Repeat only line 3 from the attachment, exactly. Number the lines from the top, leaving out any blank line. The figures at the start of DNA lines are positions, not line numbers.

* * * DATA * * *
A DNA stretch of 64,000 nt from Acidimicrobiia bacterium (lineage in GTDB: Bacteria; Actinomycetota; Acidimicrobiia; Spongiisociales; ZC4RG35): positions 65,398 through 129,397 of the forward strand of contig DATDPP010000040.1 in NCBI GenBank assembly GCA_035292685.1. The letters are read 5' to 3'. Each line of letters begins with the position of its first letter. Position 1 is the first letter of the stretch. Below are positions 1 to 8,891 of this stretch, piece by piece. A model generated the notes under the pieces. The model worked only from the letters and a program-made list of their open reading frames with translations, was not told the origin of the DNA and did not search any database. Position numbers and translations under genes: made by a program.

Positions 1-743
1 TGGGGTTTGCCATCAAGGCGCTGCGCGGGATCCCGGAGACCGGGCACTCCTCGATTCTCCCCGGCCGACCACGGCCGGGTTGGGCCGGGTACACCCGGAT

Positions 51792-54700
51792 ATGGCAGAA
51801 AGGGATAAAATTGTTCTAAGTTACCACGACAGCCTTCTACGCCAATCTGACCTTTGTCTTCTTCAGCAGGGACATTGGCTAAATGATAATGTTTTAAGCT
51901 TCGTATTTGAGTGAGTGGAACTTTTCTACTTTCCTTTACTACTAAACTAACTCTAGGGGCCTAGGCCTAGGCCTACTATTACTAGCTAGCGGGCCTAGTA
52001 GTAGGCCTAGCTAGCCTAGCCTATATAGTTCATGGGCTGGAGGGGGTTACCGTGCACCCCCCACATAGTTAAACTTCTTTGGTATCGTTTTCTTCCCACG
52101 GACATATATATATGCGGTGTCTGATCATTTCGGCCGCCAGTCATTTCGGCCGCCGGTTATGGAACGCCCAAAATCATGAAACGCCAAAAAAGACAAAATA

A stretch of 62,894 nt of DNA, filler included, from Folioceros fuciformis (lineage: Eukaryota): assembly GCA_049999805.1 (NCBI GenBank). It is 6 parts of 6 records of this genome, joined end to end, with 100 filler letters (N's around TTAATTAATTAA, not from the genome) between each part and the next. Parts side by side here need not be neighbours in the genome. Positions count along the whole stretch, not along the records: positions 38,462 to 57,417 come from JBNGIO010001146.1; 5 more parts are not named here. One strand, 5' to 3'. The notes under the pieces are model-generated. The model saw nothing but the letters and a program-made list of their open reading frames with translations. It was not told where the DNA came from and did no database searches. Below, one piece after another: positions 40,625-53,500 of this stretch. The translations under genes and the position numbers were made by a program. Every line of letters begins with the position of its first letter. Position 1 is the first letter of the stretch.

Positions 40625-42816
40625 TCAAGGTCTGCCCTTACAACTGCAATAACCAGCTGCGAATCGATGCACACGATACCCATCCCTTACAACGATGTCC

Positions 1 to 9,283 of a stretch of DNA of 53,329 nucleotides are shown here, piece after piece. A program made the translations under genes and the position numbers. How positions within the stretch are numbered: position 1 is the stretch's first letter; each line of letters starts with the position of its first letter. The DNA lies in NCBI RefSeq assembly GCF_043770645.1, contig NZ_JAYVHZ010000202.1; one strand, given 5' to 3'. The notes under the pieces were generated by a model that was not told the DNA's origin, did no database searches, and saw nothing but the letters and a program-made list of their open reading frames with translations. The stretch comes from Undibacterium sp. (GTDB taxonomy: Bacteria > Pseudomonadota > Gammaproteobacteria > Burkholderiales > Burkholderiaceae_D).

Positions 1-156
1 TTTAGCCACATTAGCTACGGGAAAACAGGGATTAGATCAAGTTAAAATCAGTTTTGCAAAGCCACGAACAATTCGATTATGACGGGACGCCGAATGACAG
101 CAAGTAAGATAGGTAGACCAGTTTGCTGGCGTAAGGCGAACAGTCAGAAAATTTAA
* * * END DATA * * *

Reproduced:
1 TGGGGTTTGCCATCAAGGCGCTGCGCGGGATCCCGGAGACCGGGCACTCCTCGATTCTCCCCGGCCGACCACGGCCGGGTTGGGCCGGGTACACCCGGAT